Bayona’s The Orphanage was a fine haunted-house movie, and A Monster Calls could honestly benefit from more subtle menace, given that its best moments are its most quiet. As his mother spends much of her time in the hospital, Connor moves to his grandmother’s manse, which is creepily decorated with porcelain dolls and not-to-be-touched antiques. Bayona conjures something gently unsettling from Connor’s life with his stuffy grandma (played, with a regrettable English accent, by Sigourney Weaver), but whatever nuance he might be aiming for is quickly dispensed with when a giant tree monster rips off Connor’s bedroom wall and starts talking to him.
The dynamic between Connor and the monster is simple: The monster says he will tell Connor three stories and then will want a story in return. Neeson lends his gravelly Irish brogue to the creature, but these scenes feel disappointingly weightless otherwise. The monster might roar, grab Connor with his spindly limbs, or even smash property around him, but his emotional impact is negligible, and his purpose in Connor’s life is kept shrouded in mystery for too long.
Their relationship is openly antagonistic for most of the film. Connor doesn’t understand why the monster keeps bothering him at night, since all he wants is help for his mother. The monster’s repeated mentions that he will eventually need “a story” from Connor ultimately make the purpose of their encounters depressingly clear: This creature of the subconscious is trying to get Connor to realize, and acknowledge, some dark truths. Over the film’s 108-minute running time, Connor and the monster bark the same demands at each other, to little avail. It’s no surprise A Monster Calls is based on a children’s book: The narrative is so simplified the movie exhausts itself trying to keep a minimum level of momentum until its conclusion.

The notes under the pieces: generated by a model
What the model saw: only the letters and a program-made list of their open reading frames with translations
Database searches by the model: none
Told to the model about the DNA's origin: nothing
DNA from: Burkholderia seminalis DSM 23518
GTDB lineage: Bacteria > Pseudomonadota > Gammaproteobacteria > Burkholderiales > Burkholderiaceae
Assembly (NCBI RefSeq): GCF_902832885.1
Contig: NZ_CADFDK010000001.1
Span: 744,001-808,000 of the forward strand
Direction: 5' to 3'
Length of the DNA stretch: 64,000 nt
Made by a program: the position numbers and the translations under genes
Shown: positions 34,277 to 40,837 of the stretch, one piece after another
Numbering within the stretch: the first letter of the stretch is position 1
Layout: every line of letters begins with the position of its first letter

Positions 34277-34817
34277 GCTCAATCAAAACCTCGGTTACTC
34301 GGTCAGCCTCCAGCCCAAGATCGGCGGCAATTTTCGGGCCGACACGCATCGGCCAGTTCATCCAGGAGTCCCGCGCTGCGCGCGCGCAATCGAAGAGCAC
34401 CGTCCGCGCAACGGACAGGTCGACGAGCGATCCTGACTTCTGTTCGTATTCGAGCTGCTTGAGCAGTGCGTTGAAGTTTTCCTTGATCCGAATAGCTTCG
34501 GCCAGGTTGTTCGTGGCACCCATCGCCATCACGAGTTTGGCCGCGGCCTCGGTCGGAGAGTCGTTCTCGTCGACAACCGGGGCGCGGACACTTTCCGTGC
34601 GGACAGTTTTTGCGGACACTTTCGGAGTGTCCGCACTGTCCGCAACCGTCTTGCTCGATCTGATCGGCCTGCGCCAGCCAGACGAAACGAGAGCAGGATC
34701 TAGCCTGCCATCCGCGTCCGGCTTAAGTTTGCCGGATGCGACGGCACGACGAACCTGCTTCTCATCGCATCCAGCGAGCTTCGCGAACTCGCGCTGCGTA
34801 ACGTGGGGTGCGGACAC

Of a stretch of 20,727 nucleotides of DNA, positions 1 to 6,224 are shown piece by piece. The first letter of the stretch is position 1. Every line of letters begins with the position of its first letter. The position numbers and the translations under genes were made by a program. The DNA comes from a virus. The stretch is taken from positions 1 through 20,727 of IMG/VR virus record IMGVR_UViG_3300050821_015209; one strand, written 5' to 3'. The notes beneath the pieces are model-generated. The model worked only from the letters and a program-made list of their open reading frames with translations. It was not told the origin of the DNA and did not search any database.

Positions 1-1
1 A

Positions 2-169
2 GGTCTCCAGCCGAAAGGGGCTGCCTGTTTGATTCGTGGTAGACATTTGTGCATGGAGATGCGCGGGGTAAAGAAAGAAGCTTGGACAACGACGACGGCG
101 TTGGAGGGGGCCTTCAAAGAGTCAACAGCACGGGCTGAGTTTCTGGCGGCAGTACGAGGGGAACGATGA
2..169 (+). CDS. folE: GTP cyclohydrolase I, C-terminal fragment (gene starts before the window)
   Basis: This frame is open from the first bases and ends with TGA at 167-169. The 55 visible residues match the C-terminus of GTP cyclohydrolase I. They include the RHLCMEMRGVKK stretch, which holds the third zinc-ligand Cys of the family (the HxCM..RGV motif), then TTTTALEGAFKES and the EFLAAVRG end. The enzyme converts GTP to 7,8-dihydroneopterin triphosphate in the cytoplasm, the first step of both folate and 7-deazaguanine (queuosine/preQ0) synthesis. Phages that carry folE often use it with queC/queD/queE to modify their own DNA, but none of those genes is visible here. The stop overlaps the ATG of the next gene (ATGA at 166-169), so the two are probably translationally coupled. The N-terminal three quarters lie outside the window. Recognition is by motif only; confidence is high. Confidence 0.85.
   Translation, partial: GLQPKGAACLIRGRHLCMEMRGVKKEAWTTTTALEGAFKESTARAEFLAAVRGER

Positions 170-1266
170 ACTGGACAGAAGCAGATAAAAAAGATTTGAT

Outside of his relationship with his mother, viewers get very little sense of what Connor is like as a person. A schoolyard bully repeatedly taunts him for having his head in the clouds, which seems implausibly cruel even by the standard of 12-year-old boys, given that his mother’s illness is public knowledge. The oppressive dreariness of Connor’s real life might work if it were balanced against something more fantastic, but the monster’s scenes are bland and devoid of humor or childlike wonder.
Bayona’s visual sense does come to life in depicting the monster’s fables. Each one is a warped version of a bedtime story, where the heroes and villains seem indistinguishable (Connor’s frustration with his colossal companion comes in part from his disappointment with the tales). Though their purpose to the larger narrative is vague, the stories—rendered in vivid, eerie watercolors—are the most arresting part of the movie. When Connor’s “story” finally arrives, however, in the form of a terrible nightmare, it’s drawn-out and far too reliant on crummy CGI, lacking both the magic of the animated sequences and the heartbreaking fact of his mother’s illness.